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Spotlight Central

An Interview with Richard Thompson, Appearing at Ocean City Music Pier on June 25 with Joan Osborne

By Spotlight Central. Photo by Tom Bejgrowicz

Richard Thompson — one of the world’s most critically acclaimed songwriters, and one of the greatest guitarists of all time — will deliver a rare and intimate solo acoustic musical performance on Tuesday, June 25, 2019 at the Ocean City Music Pier in Ocean City, NJ.

Opening for Thompson will be singer Joan Osborne, who will perform her unique interpretations of the songs of Bob Dylan.

Thompson, a Grammy Award-nominee, holds a coveted spot on Rolling Stone’s list of the “100 Greatest Guitarists of All Time” and counts a Lifetime Achievement Award from the Americana Music Association in Nashville, in addition to a Lifetime Achievement Award from the BBC Awards among his many accolades.

As a songwriter, his compositions have been covered by artists as diverse as The Blind Boys of Alabama, David Byrne, Alison Krauss and Union Station, Don Henley, Robert Plant, The Neville Brothers, and REM.

Time magazine included Thompson’s anthem, “1952 Vincent Black Lightning,” on its list of the “100 Greatest Songs Since 1923,” and Glide magazine said about his guitar skills, ”Like Hendrix, he’s his own genre, one of the major virtuosos of our time.”

Thompson started his career in the 1960s with the British rock band Fairport Convention and continued into the ’70s with the Richard and Linda Thompson duo, before embarking on a solo career in the 1980s.

In 2010, Thompson’s album, Dream Attic, was nominated for a Grammy for Best Contemporary Folk Album, and in 2011, he was appointed Officer of the Order of the British Empire (OBE), an honor personally bestowed upon him by Queen Elizabeth II in a ceremony at Buckingham Palace.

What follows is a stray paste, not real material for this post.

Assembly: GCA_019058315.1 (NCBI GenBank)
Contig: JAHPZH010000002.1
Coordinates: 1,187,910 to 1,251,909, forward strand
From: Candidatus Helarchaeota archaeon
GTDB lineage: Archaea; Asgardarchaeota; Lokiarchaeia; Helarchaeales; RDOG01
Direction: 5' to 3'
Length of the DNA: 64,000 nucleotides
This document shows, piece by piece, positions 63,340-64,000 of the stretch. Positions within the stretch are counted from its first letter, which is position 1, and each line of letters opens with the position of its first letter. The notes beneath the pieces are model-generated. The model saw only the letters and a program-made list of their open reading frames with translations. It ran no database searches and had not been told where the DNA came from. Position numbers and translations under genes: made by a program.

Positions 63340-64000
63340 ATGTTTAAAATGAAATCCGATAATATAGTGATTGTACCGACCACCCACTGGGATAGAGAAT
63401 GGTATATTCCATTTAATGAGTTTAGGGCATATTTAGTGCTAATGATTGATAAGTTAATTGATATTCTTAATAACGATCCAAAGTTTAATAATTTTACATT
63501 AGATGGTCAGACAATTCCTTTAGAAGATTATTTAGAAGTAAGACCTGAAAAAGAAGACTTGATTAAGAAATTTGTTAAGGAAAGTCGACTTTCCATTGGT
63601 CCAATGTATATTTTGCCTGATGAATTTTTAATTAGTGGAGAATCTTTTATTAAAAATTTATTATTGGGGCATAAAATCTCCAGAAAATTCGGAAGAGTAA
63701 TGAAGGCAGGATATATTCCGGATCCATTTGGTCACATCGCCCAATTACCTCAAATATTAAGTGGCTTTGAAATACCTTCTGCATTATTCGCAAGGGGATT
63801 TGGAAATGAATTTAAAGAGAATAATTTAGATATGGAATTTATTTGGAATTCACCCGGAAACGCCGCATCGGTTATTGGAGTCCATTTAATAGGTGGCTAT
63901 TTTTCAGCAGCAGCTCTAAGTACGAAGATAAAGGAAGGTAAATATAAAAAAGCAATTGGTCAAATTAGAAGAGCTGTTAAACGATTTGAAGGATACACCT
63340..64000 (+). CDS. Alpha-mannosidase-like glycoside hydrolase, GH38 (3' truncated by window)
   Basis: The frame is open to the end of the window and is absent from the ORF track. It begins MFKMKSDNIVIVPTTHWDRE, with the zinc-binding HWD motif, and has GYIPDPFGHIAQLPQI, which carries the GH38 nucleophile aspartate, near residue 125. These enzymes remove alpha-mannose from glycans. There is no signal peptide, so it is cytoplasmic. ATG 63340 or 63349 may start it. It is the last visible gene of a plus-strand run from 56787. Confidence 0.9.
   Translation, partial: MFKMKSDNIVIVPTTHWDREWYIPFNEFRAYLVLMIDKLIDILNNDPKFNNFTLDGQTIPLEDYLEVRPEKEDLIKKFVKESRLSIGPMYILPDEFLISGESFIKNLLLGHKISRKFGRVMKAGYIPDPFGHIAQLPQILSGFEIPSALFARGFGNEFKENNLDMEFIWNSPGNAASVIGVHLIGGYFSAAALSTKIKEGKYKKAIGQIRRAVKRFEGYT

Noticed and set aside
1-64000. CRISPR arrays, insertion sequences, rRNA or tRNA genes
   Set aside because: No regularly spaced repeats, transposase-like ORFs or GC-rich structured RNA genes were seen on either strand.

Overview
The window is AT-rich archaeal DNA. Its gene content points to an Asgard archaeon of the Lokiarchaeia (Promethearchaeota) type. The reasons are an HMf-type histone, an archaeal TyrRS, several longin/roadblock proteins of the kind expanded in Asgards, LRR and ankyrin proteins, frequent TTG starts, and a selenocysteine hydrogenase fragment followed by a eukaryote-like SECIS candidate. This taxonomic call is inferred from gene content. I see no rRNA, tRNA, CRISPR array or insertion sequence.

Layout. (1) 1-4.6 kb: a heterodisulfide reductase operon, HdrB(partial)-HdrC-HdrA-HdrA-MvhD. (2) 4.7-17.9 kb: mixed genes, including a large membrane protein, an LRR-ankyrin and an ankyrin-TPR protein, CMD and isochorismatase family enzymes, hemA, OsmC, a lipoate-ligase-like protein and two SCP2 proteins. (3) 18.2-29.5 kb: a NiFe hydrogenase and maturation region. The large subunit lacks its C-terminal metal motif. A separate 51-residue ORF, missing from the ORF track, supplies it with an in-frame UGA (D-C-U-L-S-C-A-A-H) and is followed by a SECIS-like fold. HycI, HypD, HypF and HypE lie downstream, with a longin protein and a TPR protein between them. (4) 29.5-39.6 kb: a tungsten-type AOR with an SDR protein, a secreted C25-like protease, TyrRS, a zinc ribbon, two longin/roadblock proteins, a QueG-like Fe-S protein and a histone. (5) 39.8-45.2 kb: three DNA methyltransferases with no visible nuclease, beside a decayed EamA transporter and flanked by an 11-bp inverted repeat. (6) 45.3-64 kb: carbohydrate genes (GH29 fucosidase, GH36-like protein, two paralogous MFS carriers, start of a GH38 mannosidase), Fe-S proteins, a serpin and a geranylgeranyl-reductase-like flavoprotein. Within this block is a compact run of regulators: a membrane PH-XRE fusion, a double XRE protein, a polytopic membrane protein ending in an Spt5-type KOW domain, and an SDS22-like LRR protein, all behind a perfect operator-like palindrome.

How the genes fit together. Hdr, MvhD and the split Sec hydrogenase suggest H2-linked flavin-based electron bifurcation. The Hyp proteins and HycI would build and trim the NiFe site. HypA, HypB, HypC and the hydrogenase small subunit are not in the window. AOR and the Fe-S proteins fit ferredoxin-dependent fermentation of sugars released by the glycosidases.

Spotlight Central recently caught up with Thompson and talked with him about his early musical influences, his work as a songwriter, and his upcoming NJ appearance at the Ocean City Music Pier.

Spotlight Central: You were born in England, where we understand your father was a Scotland Yard detective who played the guitar, and that several of your family members were professional musicians. How did your family influence you as a future musician?

Richard Thompson: Well, I think it’s a myth to say my family members were professional musicians. My grandparents had a dance band, but they were strictly amateurs, so it kind of skipped a generation. My father was, well, a kind of bad guitarist [laughs] — he was more of a policeman than a guitar player — but he had some great records. He had Django Reinhardt records and he had Les Paul records, so I grew up hearing those guitar players and hearing rock ’n roll players from my sister’s record collection, as well.

Spotlight Central: And in addition to Django Reinhardt and his jazz style, you also listened to traditional Scottish music?

Richard Thompson: Yes, that was in the house as well, so it was a kind of a distinct mix of music that I heard when I was growing up. Scottish traditional music, jazz, and rock ‘n roll were all kind of mixed together in my head, and that was probably the start of the music I play these days.

Spotlight Central: As a teen, you developed into an outstanding guitarist and joined Fairport Convention which, at the time, was essentially a cover band. What kinds of songs and artists were you covering?

Richard Thompson: Well, you know, we really loved lyrics. After Bob Dylan went electric in around ’65, he kind of made the case for intelligent lyrics in popular music. And we were big fans of The Byrds, Phil Ochs, Joni Mitchell, and Leonard Cohen, too, so we would cover songs by really good singer/songwriters.